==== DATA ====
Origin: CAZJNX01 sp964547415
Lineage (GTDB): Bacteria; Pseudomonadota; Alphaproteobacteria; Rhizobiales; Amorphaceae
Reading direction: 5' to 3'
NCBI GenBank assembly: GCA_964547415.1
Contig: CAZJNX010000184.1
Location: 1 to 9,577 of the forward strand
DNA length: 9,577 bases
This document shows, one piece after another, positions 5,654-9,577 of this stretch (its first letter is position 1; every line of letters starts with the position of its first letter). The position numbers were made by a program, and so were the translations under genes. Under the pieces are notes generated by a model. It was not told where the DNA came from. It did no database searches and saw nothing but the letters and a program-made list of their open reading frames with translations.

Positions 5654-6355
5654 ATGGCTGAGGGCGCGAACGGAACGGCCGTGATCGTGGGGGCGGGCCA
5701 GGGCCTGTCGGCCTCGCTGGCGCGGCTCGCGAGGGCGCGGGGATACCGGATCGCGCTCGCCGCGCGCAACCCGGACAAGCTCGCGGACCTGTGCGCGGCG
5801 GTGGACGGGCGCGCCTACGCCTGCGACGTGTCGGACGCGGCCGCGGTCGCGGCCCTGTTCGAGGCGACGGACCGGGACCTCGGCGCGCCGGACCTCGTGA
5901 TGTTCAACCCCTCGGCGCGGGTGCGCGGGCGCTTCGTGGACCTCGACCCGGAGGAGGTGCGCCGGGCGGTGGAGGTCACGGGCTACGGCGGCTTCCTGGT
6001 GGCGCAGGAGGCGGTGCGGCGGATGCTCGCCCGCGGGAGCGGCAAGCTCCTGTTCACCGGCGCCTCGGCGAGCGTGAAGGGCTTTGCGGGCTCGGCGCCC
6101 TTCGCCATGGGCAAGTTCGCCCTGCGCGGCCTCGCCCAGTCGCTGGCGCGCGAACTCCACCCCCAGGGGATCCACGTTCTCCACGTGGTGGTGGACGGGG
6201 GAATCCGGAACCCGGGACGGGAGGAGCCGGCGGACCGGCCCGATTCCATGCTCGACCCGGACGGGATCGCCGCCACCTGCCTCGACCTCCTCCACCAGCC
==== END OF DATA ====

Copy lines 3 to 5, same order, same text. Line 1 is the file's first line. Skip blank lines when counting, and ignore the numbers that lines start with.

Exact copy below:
Reading direction: 5' to 3'
NCBI GenBank assembly: GCA_964547415.1
Contig: CAZJNX010000184.1